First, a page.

Many foreign direct investment (FDI) enterprises have kept expanding their investment in Vietnam despite having constantly posted losses for several years, an indication of transfer pricing, experts said at an investment workshop in Hanoi on Tuesday.
Up to 51 percent of FDI firms in Vietnam reported losses from 2012 to 2016, but many of them never ceased to expand production and increase investment in the Southeast Asian country, according to Nguyen Thi Ngoc Khanh, director of the Department of Enterprise Finance under the finance ministry.
“This is a sign of transfer pricing,” she told the workshop co-organized by Deloitte Vietnam, the Ministry of Planning and Investment and the Ministry of Finance.
Transfer pricing is the setting of a price for goods and services sold between controlled or related legal entities within an enterprise.
If a subsidiary company, for instance, sells goods to a parent company, the cost of those goods paid by the parent to the subsidiary is the transfer price.
While this is a regular part of doing business for a multinational company, it is also a practice that tax authorities often feel can be exploited for dishonest activities, such as manipulating the transfer prices to shift profits through internal trade or avoid taxes.
“It remains a challenge for Vietnamese tax watchdogs to verify whether a subsidiary company really supplies goods and services to its parent firm as declared, as it is difficult to inspect such [internal] transactions,” said Nguyen Thi Lan Anh, deputy director of the investigation bureau under the General Department of Taxation.
Anh also emphasized that many FDI enterprises have recently engaged in transfer pricing via intercompany loans granted by parent companies to their subsidiaries.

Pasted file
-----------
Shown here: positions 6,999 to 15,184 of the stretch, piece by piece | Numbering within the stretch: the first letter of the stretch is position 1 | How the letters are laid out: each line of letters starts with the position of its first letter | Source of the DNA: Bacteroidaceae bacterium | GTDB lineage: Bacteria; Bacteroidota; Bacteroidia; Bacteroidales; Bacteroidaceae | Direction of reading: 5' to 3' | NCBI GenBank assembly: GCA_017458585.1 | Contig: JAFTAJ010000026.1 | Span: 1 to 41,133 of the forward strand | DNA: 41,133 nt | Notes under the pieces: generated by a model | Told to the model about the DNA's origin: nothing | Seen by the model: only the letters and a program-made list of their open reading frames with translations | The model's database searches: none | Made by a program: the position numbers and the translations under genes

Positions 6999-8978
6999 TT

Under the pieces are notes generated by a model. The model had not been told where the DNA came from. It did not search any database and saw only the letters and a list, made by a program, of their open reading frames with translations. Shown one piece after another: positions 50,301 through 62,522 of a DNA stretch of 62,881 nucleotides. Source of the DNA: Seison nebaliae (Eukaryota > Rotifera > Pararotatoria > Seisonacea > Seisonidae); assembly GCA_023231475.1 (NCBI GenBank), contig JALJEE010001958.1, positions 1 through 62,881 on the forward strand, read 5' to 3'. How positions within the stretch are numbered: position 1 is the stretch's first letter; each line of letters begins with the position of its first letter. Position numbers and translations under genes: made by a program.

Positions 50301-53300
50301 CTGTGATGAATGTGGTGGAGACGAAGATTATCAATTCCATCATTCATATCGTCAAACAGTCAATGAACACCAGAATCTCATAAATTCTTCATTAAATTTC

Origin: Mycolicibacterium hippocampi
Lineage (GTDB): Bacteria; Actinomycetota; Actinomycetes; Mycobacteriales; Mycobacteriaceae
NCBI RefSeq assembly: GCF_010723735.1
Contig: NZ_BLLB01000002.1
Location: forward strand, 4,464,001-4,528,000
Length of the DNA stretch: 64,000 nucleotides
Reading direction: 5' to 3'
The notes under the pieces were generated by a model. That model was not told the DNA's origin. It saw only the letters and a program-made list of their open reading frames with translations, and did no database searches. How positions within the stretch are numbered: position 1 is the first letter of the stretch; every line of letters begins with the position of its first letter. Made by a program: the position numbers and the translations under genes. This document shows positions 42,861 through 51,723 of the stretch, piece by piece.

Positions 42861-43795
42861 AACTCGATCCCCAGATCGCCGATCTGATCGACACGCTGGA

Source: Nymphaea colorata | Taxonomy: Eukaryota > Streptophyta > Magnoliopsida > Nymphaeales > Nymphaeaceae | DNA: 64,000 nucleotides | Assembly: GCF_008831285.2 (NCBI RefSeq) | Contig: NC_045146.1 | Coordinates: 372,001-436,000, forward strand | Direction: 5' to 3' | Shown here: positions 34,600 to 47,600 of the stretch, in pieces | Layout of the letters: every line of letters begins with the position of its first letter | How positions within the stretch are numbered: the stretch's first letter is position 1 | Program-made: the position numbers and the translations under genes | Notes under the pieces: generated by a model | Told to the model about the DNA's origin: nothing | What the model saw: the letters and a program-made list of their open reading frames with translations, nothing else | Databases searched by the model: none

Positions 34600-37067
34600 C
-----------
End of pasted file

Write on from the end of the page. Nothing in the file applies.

To counter the burning issue of transfer pricing, Bui Ngoc Tuan, deputy general director of Deloitte Vietnam, suggested tax authorities start from inspecting the companies’ declaration of raw material costs.
Vietnam’s tax watchdog can compare the cost of raw materials declared by FDI companies to customs data on similar products in the market.
This is an effective solution, considering that many businesses would dishonestly report losses and put the blame on the high input costs, partly due to the falsely declared high material costs, according to Tuan.
Tuan also recommended that Vietnamese tax authorities work with tax departments in the country where the FDI firm is headquartered to exchange data on raw material costs.
Vietnam’s tax watchdog has in fact kept an eye on those FDI enterprises showing signs of transfer pricing with regular inspections since 2014, according to Anh, the deputy director of the investigation bureau under the General Department of Taxation.
In 2016, tax authorities inspected 329 enterprises and found they had collectively declared VND5,162 billion (US$222 million) in ‘phony’ losses to evade taxes. Tax authorities have asked those enterprises to pay total tax arrears worth VND607.5 billion ($26.12 million).
In 2017, 734 enterprises were inspected, with VND7,146 billion ($307.28 million) worth of ‘bogus losses’ detected, and the firms were asked to repay VND2,270 billion ($97.61 million) in back taxes.
Anh said the general tax department will continue to inspect FDI firms posting accumulated losses and involved in related party transactions, which take place between two parties who hold a pre-existing connection prior to the transactions, in the near future.
Nguyen Thi Cuc, chairwoman of the Vietnam Tax Consultant Association, on the other hand, believes that it is understandable for businesses to favor transfer pricing, as it is a practice to optimize profits.
“The most important thing is to create a sound and healthy business environment for all enterprises so that they will no longer try to make more profits by transfer pricing but in legitimate ways like increasing productivity and reducing business costs,” Cuc concluded.